a rare and all too brief UK tour
Although having been resident in the USA for many years, during October our shores will be blessed by the appearance of one of the UK’s most lyrical songwriters, Al Stewart. He will be accompanied by guitarist Dave Nachmanoff and bassist Mike Lindauer. The tour takes in Cambridge, Birmingham, Milton Keynes, Edinburgh, Manchester, Liverpool, Nottingham, Halifax and four gigs in our area, with one being very extra special. So without further ado, here are the local dates he is playing:
15th Oct London Royal Albert Hall – accompanied by a full band lineup. More on this very rare gig in a moment!
18th Oct Southampton – The Brook
19th Oct Basingstoke – The Anvil
24th Oct Croydon – Fairfield Halls
Al Stewart rose from the folk rock scene in the late 60s, writing songs that were as compelling as, but slightly different from those written by his contemporaries such as Paul Simon, Ralph McTell and others. For example, on the album ‘Love Chronicles’ the title track is 18 minutes long and contains, arguably, the first use on record of the ‘f’ word, in this context used adjectively. It was voted Folk Album of the Year by Melody Maker magazine and has Jimmy Page as lead guitarist on many tracks. On the album which followed, entitled ‘Zero She Flies’, there is a poem sung while he appears to be playing just one bass string of the guitar, a song called ‘the small fruit song’ – two minutes of lyrical whimsy and brilliant guitar work, and a song which marks the beginning on record of his life-long interest in historical events, many of which are the subject of, or are referred to in many of his later songs. ‘Roads to Moscow’, from later album ‘Past, Present and Future’, is written through the eyes of a Russian soldier in WWII and is a tour de force of poetry and music, with a denouement that leaves more than one person I know moved to tears. Many, many albums have followed, not least of which is ‘Uncorked’ – a wander through many of the songs from his back catalogue performed acoustically with Dave Nachmanoff accompanying on guitar.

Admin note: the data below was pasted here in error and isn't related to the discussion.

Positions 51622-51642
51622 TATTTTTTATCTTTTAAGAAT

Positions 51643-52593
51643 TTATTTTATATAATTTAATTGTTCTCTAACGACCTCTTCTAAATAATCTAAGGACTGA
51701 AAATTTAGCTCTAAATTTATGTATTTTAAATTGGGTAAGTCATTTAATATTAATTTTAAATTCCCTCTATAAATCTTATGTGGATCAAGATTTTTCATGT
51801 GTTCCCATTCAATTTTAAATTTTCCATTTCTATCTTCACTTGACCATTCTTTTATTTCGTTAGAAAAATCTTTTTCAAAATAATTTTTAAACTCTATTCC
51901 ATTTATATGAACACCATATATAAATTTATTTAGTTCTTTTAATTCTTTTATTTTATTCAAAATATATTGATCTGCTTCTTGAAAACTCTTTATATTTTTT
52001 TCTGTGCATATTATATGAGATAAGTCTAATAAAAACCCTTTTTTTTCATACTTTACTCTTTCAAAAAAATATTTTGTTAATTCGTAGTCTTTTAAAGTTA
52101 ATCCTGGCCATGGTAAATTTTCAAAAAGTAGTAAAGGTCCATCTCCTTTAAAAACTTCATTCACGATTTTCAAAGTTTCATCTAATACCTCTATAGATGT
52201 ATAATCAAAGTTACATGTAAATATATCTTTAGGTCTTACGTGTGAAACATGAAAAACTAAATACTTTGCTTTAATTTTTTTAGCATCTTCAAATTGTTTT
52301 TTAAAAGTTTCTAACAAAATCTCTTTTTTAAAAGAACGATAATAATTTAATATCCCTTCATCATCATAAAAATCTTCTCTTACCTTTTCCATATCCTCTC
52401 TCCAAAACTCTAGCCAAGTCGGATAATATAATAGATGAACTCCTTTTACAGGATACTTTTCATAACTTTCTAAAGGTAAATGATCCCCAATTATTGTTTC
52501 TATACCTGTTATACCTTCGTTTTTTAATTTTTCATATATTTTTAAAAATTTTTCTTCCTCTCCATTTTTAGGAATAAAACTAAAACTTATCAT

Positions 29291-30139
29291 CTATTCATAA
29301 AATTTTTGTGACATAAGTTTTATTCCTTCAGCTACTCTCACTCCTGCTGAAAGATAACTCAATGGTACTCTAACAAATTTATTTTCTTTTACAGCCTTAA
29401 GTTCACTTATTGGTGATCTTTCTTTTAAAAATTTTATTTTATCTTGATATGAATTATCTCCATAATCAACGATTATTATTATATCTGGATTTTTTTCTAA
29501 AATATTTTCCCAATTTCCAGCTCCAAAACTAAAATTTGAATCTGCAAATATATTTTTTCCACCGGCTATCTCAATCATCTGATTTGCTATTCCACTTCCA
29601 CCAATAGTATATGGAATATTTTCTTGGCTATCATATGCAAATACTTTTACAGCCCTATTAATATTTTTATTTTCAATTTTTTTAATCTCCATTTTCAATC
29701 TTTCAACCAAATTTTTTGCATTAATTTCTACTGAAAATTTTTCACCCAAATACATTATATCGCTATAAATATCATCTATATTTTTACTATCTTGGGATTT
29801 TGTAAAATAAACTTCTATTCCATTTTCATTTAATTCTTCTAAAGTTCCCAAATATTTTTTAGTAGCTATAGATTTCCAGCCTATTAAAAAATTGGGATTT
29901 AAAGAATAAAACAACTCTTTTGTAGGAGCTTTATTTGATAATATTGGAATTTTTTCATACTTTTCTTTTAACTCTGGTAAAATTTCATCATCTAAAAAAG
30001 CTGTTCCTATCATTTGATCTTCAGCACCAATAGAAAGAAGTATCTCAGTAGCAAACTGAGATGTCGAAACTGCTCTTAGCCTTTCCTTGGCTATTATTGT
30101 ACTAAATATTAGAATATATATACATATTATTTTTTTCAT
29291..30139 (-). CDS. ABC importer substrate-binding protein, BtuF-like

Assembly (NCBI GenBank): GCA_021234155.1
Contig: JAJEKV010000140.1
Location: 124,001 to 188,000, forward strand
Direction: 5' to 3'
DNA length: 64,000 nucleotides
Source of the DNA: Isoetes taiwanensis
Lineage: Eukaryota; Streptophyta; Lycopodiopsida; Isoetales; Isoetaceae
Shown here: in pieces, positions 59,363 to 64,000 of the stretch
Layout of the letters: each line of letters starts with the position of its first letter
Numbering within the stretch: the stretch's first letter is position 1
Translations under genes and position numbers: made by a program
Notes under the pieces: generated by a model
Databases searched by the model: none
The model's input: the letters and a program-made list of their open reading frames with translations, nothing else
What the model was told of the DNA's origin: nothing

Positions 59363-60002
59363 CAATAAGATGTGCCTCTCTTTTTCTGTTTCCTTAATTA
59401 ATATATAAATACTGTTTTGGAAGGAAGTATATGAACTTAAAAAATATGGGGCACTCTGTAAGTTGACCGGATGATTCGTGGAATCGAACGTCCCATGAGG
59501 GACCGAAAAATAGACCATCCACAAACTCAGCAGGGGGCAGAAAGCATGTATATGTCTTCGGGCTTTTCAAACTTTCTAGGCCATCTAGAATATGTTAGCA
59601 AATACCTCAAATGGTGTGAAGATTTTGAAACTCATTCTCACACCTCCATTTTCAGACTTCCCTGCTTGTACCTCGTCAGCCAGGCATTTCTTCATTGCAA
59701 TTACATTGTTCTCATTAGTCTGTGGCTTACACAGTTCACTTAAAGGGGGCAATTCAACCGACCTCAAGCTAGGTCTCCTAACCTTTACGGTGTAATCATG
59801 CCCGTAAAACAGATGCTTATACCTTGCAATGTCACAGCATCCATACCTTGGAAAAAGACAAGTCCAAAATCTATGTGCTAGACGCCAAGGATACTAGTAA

So what about this very rare gig mentioned earlier at the Royal Albert Hall? In 1976 Stewart made his long awaited international breakthrough with his album ‘Year of the Cat’. The title track as a single and the album itself sold millions of copies around the world and the song is, some argue, his masterpiece.
It is a very well-crafted piece, with lyrics and music blending together beautifully. It also has an air of bohemian aestheticism which seems to almost have disappeared from ‘modern’ music. Example lines – “she comes out of the sun in silk dress running like a watercolour in the rain”, or “the drumbeat strains of the night remain in the rhythm of the new born day”. Not lyrics one finds on Radio One usually.
The incredible thing about Stewart’s Albert Hall gig is that he will be accompanied by a full band line up once again and they will perform the whole of the Year of the Cat album in its entirety, song by song, for the first time ever! The show has long-time Stewart collaborator Peter White as the musical director and will also feature Stewart with Dave Nachmanoff playing acoustic versions from his musical back pages. What a treat! I think there will be a few surprises at this gig. Just a hunch, let’s wait and see.
There are many anecdotes one can write about Al Stewart: his relationship with Yoko Ono before John Lennon; his times sharing a flat with Paul Simon in London; being taught guitar licks by Robert Fripp of King Crimson fame; Tori Amos singing backing vocals for him; his life in LA since he left these shores. But I thought I’d stick to the important points. It’s a sad fact that genius most often passes unrecognised in the mainstream and develops a sort of cult following, and although Stewart had many years of mainstream fame, his musical legacy is tremendous and deserves a much wider audience. Perhaps this tour and the Albert Hall gig will go somewhere towards remedying that. I hope so. Book your tickets now!